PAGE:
When people think about the “ultimate leader,” there is a tendency to consider the larger-than-life individuals who invigorate a room with their charisma, omnipotence, and swagger. While these people exist, they are extremely uncommon. Many managers try to emulate these characteristics only to find that they are unable to sustain the energy required to constantly be “on.” That’s why I like the distinction made by James Corden.
In a recent interview with James Corden, the Tony award winning host of The Late Late Show, he discussed his theory that there are two categories of actors. As he describes it:
There are two types of actors—aliens and humans. And neither is better. Genuinely, there is no better. We just watch them in different ways. So your aliens are Daniel Day Lewis, Mark Rylance, Ray Fiennes where you look and say, ‘I don’t know how they are doing that, that’s amazing.’ You look at them on a pedestal and go, ‘this is astonishing to me. I don’t know how they are doing that.’ And then there are actors where whoever they are playing and whatever they’re doing, are representing us, the audience. Philip Seymour Hoffman is a great example of someone who is astonishing and amazing and yet finds a humanity which is always representing you.
You can watch Mark Rylance or Benedict Cumberbatch playing Hamlet and then you can watch one of my favorite actors in the world, Simon Russell Beale, with the text and one you are watching saying, ‘I don’t know how this is happening’ and the other you’re going, ‘whoa, that’s me up there.’
Aliens and humans. That is how we classify ourselves. In the leadership realm, aliens include such luminary favorites as tech maven Elon Musk, sports legend Phil Jackson, media icon Oprah Winfrey, and entrepreneur extraordinaire Mark Cuban. The rest of us are humans.
There is nothing wrong with being a human. As Corden said, these are the people who we can see in ourselves. There may not be much hero worship, but their draw is in their relatability. “Human” leaders inspire because they can connect on a personal level. They are less intimidating, more approachable, and more replicable.
There are plenty of humans who would like to become aliens. Unfortunately, the ways aliens practice leadership are aspirational, yet ultimately unattainable. There’s no harm in trying (depending on your level of authenticity), however a more realistic goal is to incorporate their habits in a seamless, natural manner that matches your style and the culture of your organization. Try a few of these tips:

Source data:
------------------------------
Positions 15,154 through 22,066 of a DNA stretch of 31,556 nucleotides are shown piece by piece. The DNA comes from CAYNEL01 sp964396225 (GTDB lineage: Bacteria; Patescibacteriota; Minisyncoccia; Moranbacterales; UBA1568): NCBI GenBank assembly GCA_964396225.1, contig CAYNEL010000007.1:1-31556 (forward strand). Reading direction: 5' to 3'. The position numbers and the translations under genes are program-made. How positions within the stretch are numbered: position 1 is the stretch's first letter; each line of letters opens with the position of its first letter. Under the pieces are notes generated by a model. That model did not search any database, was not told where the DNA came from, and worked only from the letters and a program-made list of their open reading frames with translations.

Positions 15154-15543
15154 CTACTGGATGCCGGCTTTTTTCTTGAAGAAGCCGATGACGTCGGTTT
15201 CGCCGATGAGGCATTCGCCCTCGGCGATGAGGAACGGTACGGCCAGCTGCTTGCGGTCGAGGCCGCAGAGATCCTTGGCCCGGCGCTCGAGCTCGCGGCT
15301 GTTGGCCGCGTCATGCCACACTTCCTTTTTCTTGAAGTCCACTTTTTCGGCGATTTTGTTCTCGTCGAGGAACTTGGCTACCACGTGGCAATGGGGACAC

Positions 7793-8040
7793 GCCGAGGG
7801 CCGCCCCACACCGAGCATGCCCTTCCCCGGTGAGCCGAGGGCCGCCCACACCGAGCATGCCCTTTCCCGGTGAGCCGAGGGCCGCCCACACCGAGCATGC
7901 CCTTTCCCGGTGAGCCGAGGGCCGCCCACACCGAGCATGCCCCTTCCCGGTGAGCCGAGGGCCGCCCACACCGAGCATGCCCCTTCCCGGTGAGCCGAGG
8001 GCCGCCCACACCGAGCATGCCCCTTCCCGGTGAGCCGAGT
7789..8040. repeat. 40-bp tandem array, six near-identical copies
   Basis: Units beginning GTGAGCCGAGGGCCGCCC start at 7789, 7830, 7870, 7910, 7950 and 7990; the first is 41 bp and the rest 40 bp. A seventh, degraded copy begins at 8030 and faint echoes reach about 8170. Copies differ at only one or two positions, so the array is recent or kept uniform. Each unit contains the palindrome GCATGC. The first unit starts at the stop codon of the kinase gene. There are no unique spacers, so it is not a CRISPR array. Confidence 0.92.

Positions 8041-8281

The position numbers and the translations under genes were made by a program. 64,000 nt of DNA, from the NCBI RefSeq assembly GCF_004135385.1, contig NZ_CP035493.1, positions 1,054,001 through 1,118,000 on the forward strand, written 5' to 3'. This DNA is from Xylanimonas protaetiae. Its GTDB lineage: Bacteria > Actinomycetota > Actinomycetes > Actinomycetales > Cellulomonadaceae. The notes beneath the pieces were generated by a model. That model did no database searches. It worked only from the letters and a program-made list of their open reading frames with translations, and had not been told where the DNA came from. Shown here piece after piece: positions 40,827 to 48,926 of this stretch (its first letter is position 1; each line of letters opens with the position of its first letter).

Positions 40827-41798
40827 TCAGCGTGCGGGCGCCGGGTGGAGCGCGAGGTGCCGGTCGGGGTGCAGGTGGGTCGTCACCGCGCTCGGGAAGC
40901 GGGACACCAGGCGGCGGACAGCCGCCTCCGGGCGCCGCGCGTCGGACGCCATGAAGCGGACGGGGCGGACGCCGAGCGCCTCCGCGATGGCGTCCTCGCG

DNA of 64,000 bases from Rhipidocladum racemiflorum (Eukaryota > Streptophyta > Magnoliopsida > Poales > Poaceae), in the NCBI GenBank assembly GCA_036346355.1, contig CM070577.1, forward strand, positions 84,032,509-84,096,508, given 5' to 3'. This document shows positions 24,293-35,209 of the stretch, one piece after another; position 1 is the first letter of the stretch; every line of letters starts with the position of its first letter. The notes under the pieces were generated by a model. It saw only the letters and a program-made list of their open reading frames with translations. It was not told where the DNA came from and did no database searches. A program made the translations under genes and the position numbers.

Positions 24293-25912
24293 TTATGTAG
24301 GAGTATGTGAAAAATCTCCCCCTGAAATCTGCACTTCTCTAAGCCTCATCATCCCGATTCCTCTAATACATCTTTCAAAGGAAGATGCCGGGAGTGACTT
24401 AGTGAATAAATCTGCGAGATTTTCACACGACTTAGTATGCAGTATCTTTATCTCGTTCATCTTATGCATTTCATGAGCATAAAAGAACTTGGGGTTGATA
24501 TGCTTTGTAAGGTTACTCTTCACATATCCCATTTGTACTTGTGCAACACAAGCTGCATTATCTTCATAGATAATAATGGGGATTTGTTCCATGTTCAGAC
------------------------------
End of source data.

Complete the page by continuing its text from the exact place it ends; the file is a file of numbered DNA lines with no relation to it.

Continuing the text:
Aliens are vision-oriented. An alien leader is renowned for their focus in a particular area. They have a clear, uncompromising vision and use it to set expectations for their team. With this understanding, employees are largely empowered to complete initiatives on their own. The leader remains involved to the degree needed and, so long as the vision remains intact, they can cede control knowing that the direction of the organization is in good hands.
Aliens innovate. Those who have risen to the alien-level of leadership did so by transcending the status quo. They are obsessed with finding new, inventive solutions and surround themselves with self-motivated people who are also willing to take bold risks.
To be more alien, you must increase your team’s threshold for taking chances. While your inner monologue may be conservative, to build a culture of creativity, others need to feel free to take calculated risks without fear of reprisal. To demonstrate how to fail, admit your failed attempts, including what you learned and how you will avoid making the mistakes next time. When someone else fails, use it as an opportunity to laud their risk taking. And, if you are feeling especially generous, incentivize failed attempts to motivate others to make their own ambitious attempts.
Aliens are involved. Whether they are interacting with employees, investors, or vendors, alien leaders are engaged and hands-on. They seek chances to network and are committed to learn as much as they can from others. Aliens also prioritize development opportunities where they can coach, mentor, and provide feedback. They handpick protégés and remain acutely aware of their responsibilities, challenges, and progress.
Attaining an alien’s level of involvement is a practice that all leaders (humans included) can easily grasp. Carve out time in each day to remain connected. Regular contact with employees positions you to be in-tune with the culture, the personalities, and the quality of work. You will also be more aware of the decisions being made and you’ll be able to enforce accountability in real time.
If you are torn between whether you’re an alien or human, just assume you fall in the later camp. After all, an alien is probably too removed to even consider this question. Once this reality sets in, it’s time to elevate the leadership of your mere humanness through alien-approved best practices. Set your vision, embrace innovation, and get involved. This may feel foreign at first, but by creating these preconditions for trust (a great term from HBR’s Sydney Finkelstein), you never know who will look to you as an alien.